Eli Lilly and Incyte’s Olumiant has secured the first FDA approval for a systemic drug to treat alopecia areata, an autoimmune condition causing patchy hair loss that affects more than 700,000 people in the US.
The JAK1/2 inhibitor has been cleared for adults who are severely affected with the condition at a dose of 2mg once-daily, which can be stepped up to 4mg/day if needed, and according to the FDA will “help fulfil a significant unmet need for patients.”
It is estimated that there are around 300,000 people in the US with severe alopecia that could be eligible for treatment with Olumiant (baricitinib), said the agency.
In trials, patients who had at least 50% scalp hair loss for more than six months who were treated with Olumiant, with 17-22% of those at the 2mg dose and 32-35% at the 4mg dose achieving at least 80% scalp hair coverage by week 36 of treatment.
The approval comes despite scrutiny of the safety of the JAK inhibitor class by the FDA, with the risk of heart-related issues leading to warnings being applied to the labels of Olumiant and other drugs in the class including Pfizer’s Xeljanz (tofacitinib) and AbbVie’s Rinvoq (upadacitinib).
Olumiant is also approved to treat rheumatoid arthritis and some hospitalised patients with COVID-19, and made more than $1.1 billion from its approved indications last year.
Analysts at Clarivate have said that the US market for alopecia therapies could reach $1.7billion in 2029, with JAK drugs accounting for the biggest share. There is reported to be off-label use of Xeljanz in alopecia, although that is likely to diminish now that an FDA-approved option is available.
The new approval could add some additional momentum to growth after a series of setbacks, including stalemate with the FDA on expanding its use into atopic dermatitis – an indication which has been approved in Europe and Japan – as well as a failed clinical programme in lupus.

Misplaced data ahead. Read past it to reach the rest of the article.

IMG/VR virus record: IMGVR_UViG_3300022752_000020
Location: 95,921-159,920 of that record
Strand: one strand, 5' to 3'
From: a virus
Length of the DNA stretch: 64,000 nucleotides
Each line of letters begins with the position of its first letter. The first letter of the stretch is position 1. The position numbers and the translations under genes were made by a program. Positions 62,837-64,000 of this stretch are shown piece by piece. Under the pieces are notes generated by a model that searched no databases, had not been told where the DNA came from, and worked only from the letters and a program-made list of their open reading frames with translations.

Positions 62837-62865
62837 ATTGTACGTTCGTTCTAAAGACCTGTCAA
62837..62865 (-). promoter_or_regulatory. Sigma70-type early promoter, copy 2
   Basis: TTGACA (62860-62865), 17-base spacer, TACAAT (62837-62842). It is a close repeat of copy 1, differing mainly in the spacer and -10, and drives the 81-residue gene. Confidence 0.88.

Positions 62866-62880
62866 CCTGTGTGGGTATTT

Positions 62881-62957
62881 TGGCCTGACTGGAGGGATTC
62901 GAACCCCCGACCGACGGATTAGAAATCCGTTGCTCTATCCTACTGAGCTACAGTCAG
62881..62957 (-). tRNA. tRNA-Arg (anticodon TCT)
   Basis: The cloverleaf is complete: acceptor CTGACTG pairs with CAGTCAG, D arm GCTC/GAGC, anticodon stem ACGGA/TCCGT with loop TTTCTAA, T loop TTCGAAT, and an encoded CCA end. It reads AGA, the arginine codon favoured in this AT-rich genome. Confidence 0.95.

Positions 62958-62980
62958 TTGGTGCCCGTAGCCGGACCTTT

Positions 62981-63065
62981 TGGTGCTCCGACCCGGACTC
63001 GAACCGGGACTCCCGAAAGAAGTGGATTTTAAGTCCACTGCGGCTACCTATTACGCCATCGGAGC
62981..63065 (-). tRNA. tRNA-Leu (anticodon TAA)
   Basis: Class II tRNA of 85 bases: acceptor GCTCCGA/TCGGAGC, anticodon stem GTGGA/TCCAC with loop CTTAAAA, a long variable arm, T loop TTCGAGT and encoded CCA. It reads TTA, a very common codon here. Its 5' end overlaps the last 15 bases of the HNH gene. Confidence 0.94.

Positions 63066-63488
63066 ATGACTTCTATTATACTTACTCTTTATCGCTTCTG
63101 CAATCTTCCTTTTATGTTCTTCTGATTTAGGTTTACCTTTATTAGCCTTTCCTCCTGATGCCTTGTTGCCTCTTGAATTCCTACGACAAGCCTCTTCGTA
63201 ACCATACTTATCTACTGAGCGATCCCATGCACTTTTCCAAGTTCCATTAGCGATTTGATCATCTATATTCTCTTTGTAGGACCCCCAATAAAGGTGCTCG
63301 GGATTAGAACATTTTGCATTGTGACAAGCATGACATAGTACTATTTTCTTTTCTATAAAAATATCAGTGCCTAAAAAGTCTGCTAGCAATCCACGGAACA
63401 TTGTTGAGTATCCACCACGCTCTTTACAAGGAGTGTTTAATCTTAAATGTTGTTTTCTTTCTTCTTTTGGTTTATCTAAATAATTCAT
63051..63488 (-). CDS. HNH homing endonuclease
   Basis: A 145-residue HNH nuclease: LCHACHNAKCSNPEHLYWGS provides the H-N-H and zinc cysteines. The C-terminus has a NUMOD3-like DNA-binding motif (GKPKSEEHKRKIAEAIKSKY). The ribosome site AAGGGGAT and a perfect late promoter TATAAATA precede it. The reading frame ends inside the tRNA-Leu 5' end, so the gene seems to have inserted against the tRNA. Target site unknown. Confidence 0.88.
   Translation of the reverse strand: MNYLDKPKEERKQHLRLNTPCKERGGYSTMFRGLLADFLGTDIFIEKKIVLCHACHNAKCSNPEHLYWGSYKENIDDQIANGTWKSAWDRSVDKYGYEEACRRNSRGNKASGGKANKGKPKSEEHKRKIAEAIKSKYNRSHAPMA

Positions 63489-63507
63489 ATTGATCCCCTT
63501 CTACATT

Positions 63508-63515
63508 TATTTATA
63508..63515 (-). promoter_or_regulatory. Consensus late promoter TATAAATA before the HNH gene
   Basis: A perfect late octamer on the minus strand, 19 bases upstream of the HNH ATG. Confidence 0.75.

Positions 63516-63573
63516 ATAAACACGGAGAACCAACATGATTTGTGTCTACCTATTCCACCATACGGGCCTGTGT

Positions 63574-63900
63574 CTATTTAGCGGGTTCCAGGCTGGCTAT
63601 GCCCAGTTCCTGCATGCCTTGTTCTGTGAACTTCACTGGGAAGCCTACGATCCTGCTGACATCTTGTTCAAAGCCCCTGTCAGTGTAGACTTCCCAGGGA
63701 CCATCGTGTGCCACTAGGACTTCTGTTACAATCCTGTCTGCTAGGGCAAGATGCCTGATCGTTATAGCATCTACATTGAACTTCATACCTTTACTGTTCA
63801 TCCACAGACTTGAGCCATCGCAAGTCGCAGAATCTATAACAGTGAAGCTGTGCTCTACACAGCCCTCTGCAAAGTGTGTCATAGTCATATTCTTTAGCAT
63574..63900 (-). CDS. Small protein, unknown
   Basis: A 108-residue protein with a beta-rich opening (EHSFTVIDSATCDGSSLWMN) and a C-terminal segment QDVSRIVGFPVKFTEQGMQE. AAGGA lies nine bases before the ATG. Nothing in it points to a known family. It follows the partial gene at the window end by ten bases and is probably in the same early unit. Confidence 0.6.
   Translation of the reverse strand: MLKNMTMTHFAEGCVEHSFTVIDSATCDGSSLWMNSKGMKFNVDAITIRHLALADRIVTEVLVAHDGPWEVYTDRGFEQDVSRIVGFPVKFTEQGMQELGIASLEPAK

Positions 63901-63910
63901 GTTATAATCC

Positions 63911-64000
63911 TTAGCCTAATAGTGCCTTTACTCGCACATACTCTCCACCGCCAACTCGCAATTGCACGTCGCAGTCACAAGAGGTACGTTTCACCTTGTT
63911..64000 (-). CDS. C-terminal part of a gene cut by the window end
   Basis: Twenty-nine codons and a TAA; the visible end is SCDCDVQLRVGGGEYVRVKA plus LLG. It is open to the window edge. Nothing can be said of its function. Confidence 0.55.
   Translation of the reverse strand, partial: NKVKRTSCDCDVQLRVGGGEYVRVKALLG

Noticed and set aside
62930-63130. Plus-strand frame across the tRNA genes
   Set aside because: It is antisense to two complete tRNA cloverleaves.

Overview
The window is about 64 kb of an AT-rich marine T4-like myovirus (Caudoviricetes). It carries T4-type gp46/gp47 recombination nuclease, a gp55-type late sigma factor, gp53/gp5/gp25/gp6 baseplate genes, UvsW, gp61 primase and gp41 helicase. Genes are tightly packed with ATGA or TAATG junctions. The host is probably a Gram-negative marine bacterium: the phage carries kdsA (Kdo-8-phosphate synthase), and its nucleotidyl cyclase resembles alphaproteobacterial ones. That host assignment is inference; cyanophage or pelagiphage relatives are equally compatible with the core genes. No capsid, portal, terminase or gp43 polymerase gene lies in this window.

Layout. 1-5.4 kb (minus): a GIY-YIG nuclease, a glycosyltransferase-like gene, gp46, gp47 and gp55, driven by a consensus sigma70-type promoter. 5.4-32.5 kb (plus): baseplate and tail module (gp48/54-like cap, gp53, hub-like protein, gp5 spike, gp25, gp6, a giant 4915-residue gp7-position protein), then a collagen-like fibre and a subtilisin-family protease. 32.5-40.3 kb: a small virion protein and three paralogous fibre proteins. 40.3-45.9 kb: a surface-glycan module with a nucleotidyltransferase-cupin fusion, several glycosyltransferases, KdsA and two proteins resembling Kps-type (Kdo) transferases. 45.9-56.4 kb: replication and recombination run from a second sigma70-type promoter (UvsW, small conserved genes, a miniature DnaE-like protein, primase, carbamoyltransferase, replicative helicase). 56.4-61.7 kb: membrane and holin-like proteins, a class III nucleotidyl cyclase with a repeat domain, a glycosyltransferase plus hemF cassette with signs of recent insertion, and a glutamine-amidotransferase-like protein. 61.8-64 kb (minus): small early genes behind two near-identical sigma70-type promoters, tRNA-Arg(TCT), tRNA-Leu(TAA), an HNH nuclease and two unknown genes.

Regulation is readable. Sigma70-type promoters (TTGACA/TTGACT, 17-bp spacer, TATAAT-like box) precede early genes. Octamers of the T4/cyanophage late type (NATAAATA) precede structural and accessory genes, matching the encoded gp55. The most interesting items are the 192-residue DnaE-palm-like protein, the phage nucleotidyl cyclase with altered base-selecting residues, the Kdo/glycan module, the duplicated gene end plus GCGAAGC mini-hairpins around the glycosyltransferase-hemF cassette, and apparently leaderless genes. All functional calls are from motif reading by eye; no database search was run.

Lilly and Incyte may face competition in the not-too-distant future however, as Pfizer has already reported positive results in the pivotal ALLEGRO trial of its JAK3 inhibitor ritlecitinib in alopecia, with a filing due this year assuming a companion, long-term study called ALLEGRO-LT hits the mark in its initial readout.
Also in contention is Concert Pharmaceuticals, whose deuterated JAK1/2 inhibitor CTP-543 also has positive data in a first phase 3 trial, with a second due to report in the third quarter of this year.
Nicole Friedland, chief executive of the National Alopecia Areata Foundation (NAAF) in the US, said that Olumiant’s approval is “a milestone [that] can spark hope for many patients and encourage new treatment conversations with their doctors.”
The 2mg pill costs around $2,500 for a month’s supply, but Lilly said it would extend the use of a savings card for eligible commercially insured patients that will cap out-of-pocket costs for patients at $5 if covered by their provider, and $25 if not covered.
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